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Published September 13, 2017

Robert Newton: The Patron Saint of Talk Like a Pirate Day

It all started on June 6, 1995 when two friends, John Bauer and Mark Summers, were playing a racquetball game. When one of them sustained an injury, he reacted to the pain with the outburst of, “Aaarrr! Avast!” The idea for Talk Like a Pirate Day was born!

Dave Barry, a syndicated humor columnist, received a letter from the two landlubbers about their idea and Barry liked it so much he started to promote September 19th as Talk Like a Pirate Day. What began as an inside joke between two friends eventually became an international cult phenomenon.

But did pirates really say “Shiver me timbers!”, wear eye patches, or walk around with a parrot on their shoulder yelling “Aarrr!?”

The use of the word “Aarrr” first appeared in the 1934 film, Treasure Island. Treasure Island was first published in 1883 by Robert Louis Stevenson and was specifically written for boys. Stevenson said in creating the idea of the story that, “It was to be a story for boys; no need for psychology or fine writing.” His idea for the story was conceived from an imaginary treasure map Stevenson and his stepson had drawn together passing the time away on a rainy day. At the time, the character of Long John Silver was very unusual to find in children’s literature due to Silver’s moral ambiguity.

Since Pirates traditionally operated along the Caribbean and eastern coast of the America’s, most of them originated out of the western side of England from the ports of Bristol and Liverpool. Our modern impression of pirate speech isn’t historically accurate to how real pirates in the 17th and 18th century spoke. The typical language spoken on board ships can be traced back to underclass British sailors.

There was no standard language on pirate ships because many members of the crew were from other countries. Crew members from West Country traditionally used a lot of curse words amplified with linguist slang of French, Italian, Spanish and Dutch picked up around the trade routes. During the early 20th century, “Aarr!” was an affirmation and maritime expression spoken as a part of everyday speech. Since Stevenson spent some time in the West Country, he liked the unique sound of the dialect and used it to create one of the most memorable characters in English literature.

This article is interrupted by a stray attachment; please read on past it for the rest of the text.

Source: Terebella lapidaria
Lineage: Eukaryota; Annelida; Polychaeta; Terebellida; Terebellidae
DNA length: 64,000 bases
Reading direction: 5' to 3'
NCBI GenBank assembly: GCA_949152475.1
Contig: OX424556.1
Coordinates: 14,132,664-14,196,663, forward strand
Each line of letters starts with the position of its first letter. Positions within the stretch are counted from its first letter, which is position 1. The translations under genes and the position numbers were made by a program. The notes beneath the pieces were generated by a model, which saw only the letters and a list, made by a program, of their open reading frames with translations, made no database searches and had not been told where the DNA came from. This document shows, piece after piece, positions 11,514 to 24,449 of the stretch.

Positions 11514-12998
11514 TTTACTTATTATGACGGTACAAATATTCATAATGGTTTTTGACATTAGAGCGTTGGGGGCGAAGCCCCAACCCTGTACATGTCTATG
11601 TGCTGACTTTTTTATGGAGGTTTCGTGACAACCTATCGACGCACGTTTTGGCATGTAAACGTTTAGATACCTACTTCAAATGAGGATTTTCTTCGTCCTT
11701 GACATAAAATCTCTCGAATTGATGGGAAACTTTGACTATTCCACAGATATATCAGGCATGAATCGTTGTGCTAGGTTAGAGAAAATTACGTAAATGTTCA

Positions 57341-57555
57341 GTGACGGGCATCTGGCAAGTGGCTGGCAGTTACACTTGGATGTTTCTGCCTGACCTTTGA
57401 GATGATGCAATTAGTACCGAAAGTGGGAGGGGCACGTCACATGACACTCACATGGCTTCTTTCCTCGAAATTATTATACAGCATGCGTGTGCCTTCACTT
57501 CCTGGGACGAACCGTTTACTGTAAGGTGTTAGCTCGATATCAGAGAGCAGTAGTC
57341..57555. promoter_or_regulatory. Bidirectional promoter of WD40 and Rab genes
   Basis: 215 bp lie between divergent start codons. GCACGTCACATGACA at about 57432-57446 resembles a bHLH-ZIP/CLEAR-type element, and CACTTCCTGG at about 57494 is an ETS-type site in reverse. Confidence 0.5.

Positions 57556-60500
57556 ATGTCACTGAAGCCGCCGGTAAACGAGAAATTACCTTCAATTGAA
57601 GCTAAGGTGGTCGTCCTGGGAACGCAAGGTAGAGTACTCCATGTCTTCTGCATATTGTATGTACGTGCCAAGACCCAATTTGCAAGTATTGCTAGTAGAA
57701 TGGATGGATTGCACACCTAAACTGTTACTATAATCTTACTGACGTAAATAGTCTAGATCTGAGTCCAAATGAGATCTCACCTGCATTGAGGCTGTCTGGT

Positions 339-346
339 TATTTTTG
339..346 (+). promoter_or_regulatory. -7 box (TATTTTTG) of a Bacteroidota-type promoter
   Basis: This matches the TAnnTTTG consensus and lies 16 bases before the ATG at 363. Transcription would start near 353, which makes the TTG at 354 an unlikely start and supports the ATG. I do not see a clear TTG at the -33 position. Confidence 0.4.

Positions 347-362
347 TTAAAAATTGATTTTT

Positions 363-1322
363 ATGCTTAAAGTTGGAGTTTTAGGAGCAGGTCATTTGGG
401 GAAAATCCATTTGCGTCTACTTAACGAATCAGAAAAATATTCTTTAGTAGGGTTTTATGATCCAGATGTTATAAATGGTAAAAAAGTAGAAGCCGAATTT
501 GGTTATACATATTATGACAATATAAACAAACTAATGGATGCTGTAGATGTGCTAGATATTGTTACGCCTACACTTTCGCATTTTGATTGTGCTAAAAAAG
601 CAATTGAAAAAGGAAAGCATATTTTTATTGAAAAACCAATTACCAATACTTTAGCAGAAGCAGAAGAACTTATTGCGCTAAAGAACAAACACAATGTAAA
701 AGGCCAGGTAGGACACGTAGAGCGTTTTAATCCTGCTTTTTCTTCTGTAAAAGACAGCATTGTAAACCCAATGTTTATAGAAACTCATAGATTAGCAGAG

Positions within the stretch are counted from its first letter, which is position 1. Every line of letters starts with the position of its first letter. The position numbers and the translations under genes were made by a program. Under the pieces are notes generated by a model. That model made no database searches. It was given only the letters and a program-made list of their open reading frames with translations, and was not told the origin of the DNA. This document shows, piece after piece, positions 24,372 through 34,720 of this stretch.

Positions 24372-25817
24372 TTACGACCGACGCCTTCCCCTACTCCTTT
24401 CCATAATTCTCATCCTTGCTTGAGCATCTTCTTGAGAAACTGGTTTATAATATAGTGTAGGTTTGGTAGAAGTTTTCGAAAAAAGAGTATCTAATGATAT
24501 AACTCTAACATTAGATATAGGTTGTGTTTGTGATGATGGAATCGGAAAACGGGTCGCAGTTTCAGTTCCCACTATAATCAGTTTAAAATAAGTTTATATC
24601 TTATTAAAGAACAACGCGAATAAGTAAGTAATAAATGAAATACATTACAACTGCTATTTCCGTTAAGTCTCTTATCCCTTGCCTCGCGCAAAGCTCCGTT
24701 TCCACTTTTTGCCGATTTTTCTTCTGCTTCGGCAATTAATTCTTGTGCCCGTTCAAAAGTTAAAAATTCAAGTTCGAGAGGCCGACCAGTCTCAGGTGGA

Robert Newton as Blackbeard the Pirate (1952) with co-star Linda Darnell.

Robert Newton specialized in portraying pirates. His most famous role was Long John Silver in Disney’s adaptation of Treasure Island. Born in Devon, not far from Bristol, Robert used his flamboyant pirate voice with his West Country accent and became the first actor to employ the phrase “Arrrrh, matey!” Roberts’ portrayal of Long John Silver has become the standard imitation of pirates.

West Country regional dialect tends to emphasize their r’s and replace the verbs ‘is’ and ‘are’ with ‘be’. So they use the word ‘arrr’ in place of saying ‘yes’. Robert exaggerated his native accent to bring an additional flair to Hollywood’s version of how a pirate would talk. Robert Newton popularized the term because he rolled the “rrr” which is a distinctive element of speech in the West Country of England. It is because of Newton’s famous thick pirate accent, Bauer and Summers chose Newton as the “patron saint” of Talk Like a Pirate Day. When Disney released Treasure Island during the summer of 1950, it was Disney’s first live-action film and the first adaptation of the classic story made in color.

Robert Newton was a well-respected British stage and film actor with other notable performances in Hamlet, Oliver Twist, and Around the World in 80 Days. But it was his eccentric performance in Treasure Island that marked the peak of his popularity. Newton was one of the top ten moneymakers in British cinema and was cast to play another pirate, Blackbeard, in Blackbeard the Pirate released in 1952. Sadly, by the time his popularity peaked, he was a full blown alcoholic that fueled his death at the early age of 50. Newton never lived to see the role he created of his infamous “pirate-style” vision.

By his definition of a pirate, Newton’s character was adopted and has continued to dominate pop culture for over 60 years. His pirate archetype has completely defined how actors portray pirates on stage and film. His style has been used in The Simpsons’ sea captain, Mr. Krabs on Spongebob, Patrick Stewart’s rendition in The Pagemaster and even Robert Shaw’s role as Quint in the movie Jaws. Talk Like a Pirate Day probably would have never been invented if Disney had never cast Newton as Long John Silver. And Newton created all this persona on one leg, unshaven, over the top native accent while heavily intoxicated. It was a fitting way to teach the world how to speak like a pirate, and Newton will forever be the first person to truly “Talk Like a Pirate!”

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  • Hope Thompson


  • Trying to educate the world one SLICE OF HISTORY at a time! Hope Thompson is a freelance journalist focused on hidden history, Southern & Appalachian folklife, and Native American culture. She is a native of North Carolina and has been writing for this space for four years. She currently works in state government finance and owns a graphic design business. All my articles.

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